The Little Crying Boy
by Ray Fowler, MD
Copyright Jan 1, 1988

(Time in Space Home)

            A little boy came to my office one day because he couldn’t stop crying.

            It seemed that this little boy’s father had been buried that day, and, at the funeral, the little boy had begun to cry hysterically, sobbing loudly that he wanted to die too, to go and be with his father in heaven.

            This was more than his mother could bear, so she brought her son to me. Entering the room, I looked at the pair, both consumed in their grief. “Dr. Fowler, could you give my son something to calm him? He’s so upset about his father’s death that at the funeral he said that he wanted to die and go to be with Papa.”

            Some things I can handle just fine: Blood, gore, cuts, fractures; these things are no problem for my sensitivity. But, people’s grief, especially the shared sorrow among family members for a lost loved one, is so hard for me to deal with at arm’s length. My heart softens quickly at the side of a family unit who has lost a part of their minds, a part of their very lives.

            Sooner or later I had to look the little boy in the face. His eyes were wide open, reddened from his sobbing only a few minutes before. He seemed dazed, his gaze glassy and his cheeks tear-streaked.

            "I’m so sorry about your Dad," I said. He didn’t say anything for a moment, only nodding slowly as his eyes filled again with tears. Then, I leaned to him and held his hand for a moment, unsure of the relevance of anything I had to say.

            "You know, sometimes God loves a few special people so much that He wants them to come live with Him in Heaven," I whispered to him softly, my own eyes now filled with tears. My voice cracked after that and I couldn’t speak.

            "You’ll be with him tonight?” I asked her mother. She said that she would. At this point my Paramedic appeared at my shoulder. I murmured to him to give the little guy an injection of a mild sedative. Reassuring his mother that I felt that this was an understandable anxiety reaction that would pass, I turned my back on the pair and went to the next patient.

            Several days passed. My practice kept my thoughts turned to healing matters of all types. The little boy and his sorrow were forgotten for the moment..

            Then, an evening came at my clinic on Highway 5 when it seemed that most of the people of Douglas County had the flu at the same time and had come to see me. The rooms and halls of my clinic were filled with the moans and groans of misery.

            Emergency medicine is a unique breed of patient care. I must move from room to room constantly, seeing what I see, analyzing data continuously, forming impressions of the people and the problems that I confront.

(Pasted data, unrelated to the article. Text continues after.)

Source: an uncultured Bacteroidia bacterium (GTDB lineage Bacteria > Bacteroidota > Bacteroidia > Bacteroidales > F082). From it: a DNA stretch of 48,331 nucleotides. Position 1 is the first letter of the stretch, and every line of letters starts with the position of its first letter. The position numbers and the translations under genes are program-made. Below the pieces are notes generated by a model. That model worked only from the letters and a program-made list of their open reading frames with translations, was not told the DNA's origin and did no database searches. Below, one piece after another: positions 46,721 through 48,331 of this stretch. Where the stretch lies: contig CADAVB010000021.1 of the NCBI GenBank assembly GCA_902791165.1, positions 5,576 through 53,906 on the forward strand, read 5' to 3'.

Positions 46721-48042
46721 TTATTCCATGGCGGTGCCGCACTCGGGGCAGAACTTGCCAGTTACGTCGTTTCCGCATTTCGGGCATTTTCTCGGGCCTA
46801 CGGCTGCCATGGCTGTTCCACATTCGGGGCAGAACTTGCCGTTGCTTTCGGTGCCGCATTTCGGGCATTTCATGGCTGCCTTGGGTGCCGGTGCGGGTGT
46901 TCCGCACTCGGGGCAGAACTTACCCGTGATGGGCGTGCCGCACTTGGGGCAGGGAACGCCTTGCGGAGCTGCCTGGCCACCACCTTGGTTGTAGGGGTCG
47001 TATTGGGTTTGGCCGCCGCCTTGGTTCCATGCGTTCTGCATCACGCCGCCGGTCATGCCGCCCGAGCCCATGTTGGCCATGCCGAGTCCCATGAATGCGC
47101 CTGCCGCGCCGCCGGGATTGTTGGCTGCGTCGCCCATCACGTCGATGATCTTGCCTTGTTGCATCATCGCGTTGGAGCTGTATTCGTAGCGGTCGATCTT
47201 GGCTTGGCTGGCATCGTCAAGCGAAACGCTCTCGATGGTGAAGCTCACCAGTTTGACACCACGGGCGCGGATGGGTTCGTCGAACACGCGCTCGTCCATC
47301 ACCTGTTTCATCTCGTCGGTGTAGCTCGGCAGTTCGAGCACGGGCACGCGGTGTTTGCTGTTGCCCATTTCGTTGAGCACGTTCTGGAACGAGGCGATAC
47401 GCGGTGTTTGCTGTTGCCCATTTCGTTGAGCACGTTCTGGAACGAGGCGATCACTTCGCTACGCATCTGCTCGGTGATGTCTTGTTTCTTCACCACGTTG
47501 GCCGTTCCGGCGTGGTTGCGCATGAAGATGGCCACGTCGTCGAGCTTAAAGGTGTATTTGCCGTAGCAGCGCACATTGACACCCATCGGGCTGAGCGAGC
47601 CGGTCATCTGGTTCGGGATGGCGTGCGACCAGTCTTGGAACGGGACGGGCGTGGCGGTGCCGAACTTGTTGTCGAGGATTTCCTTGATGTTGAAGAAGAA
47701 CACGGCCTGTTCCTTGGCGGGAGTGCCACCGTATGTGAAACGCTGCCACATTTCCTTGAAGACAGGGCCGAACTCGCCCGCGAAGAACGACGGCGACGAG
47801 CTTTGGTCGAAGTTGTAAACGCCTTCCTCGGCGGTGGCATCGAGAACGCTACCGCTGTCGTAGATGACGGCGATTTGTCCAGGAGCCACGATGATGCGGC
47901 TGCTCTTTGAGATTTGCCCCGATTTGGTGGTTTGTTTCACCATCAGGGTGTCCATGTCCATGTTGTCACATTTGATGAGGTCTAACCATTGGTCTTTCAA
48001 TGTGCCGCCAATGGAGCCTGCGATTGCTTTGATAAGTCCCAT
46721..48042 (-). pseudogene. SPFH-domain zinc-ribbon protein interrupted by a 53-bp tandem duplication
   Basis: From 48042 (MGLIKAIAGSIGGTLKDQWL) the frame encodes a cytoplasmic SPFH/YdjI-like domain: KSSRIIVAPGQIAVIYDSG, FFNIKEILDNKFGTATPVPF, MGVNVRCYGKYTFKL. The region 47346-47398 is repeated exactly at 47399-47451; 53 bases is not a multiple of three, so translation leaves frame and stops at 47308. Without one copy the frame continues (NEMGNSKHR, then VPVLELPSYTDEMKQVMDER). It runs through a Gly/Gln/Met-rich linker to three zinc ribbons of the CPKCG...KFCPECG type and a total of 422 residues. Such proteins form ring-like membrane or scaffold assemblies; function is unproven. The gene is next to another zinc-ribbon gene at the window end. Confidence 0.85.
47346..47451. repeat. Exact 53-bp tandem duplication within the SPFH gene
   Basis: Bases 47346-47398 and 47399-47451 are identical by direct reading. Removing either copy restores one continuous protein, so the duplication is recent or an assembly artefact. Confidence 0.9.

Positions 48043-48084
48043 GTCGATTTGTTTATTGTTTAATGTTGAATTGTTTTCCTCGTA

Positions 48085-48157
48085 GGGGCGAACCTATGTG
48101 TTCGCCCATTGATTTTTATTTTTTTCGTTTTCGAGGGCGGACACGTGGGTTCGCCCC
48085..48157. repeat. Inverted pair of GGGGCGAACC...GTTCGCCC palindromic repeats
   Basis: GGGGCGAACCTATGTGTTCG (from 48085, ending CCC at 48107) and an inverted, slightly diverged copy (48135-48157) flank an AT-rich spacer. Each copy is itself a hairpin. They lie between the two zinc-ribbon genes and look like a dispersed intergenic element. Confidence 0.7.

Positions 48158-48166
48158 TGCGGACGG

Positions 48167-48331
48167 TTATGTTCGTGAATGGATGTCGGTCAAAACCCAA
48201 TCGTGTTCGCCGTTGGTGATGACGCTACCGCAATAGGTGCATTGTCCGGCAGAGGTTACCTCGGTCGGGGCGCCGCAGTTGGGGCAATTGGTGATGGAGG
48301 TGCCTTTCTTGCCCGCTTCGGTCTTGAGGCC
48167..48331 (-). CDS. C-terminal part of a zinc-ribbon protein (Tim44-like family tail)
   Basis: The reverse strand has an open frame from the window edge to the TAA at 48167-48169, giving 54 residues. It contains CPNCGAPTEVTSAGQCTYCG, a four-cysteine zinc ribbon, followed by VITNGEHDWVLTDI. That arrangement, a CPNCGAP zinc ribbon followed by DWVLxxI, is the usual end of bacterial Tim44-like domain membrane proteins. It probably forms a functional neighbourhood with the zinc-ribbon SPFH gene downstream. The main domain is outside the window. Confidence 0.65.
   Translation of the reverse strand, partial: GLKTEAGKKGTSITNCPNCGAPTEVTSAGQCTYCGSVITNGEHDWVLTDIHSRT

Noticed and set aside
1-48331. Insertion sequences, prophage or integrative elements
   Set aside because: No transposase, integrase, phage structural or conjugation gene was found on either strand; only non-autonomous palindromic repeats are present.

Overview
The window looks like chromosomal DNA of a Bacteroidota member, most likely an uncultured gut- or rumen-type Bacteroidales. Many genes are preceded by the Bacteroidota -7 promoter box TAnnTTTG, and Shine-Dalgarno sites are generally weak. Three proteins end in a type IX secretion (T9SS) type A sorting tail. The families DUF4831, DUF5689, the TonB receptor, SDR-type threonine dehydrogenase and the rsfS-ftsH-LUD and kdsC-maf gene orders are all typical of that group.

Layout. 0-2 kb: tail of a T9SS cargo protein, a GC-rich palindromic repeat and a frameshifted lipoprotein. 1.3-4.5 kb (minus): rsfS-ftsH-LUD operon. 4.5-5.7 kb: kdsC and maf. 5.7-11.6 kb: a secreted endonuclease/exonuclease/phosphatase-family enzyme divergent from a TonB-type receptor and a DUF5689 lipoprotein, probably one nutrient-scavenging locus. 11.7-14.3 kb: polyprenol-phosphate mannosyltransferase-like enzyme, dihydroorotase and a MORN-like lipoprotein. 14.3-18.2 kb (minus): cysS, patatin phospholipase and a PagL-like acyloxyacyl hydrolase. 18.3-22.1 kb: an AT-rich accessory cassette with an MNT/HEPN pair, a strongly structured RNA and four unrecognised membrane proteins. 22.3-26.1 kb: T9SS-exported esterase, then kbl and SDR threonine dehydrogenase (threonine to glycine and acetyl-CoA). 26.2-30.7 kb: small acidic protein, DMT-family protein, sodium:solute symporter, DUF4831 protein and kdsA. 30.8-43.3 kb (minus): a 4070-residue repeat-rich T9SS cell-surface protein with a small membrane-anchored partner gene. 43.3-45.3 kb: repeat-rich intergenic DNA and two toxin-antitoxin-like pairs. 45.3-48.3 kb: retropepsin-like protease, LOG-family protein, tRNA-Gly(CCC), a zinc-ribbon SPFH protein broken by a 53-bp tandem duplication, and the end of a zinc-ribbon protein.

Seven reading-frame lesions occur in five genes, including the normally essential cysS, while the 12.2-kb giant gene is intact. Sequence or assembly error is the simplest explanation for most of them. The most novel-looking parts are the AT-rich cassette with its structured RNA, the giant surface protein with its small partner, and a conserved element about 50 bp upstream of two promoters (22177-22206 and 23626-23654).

My Paramedic stuck a chart in my hand and “indexed” me to the next curtain. Brushing aside the curtain, I entered the cubicle. There was the familiar scene of mother and daughter, the little girl coughing and feverish. A routine exam followed, and medications were prescribed to deal with the problem.

            As I leaned against the counter writing the prescriptions for the little girl, his mother walked softly up to me and quietly said, "I only had to give him one of those pills you prescribed," referring to her son who had been in the room with her daughter while I was examining her.

            I nodded, my thoughts engrossed in the mechanisms of disease and of the patients I had yet to see.

            "He was fine the next morning when he woke up," the mother offered.

            "Great!" I exclaimed, distantly.

            "He said Papa came to him during the night and, after that, everything was alright," she concluded.

            Remembrance flooded my mind as that little boy’s face from the week before, with the tears and the red eyes, melted into the smiling features of the child in the back of the exam room with his sister.

            "What did you say?" I asked, a little too sharply.

            "He told me the next morning that his father had come to see him during the night. He had been sick for so long and in the hospital; he had had all of those tubes going in him, and he had been so uncomfortable and in such pain," she said. "When Papa came to him in the night, he wasn’t sick any more. He was wearing a long white robe and was surrounded by a golden light. He told my son that he wasn’t in pain any longer, and that he felt well and strong."

            These sorts of stories paralyze me, with tears springing to my eyes and my heart pounding. The mother went on, "And, at the last of his dream, Papa said that he loved him and would always be with him. When my son woke the next morning, he was fine and not sad any more."

            My mind was reeling from this story, so rich and personal, so cloaked in the hazy matters of the supernatural. I turned to the mother and saw the peace in her heart that the event had brought her.

            And, I turned to the little boy, whose ear to ear smile wreathed his face in childlike joy, and gave him a big hug and kiss. Then, I sent them on their way, and excused myself to my office for a few minutes to dry my eyes before returning to my patients.

            These days here in my home town bring such sustaining joy to me as I mingle medically with the lives of friends and strangers. It is so good to be home.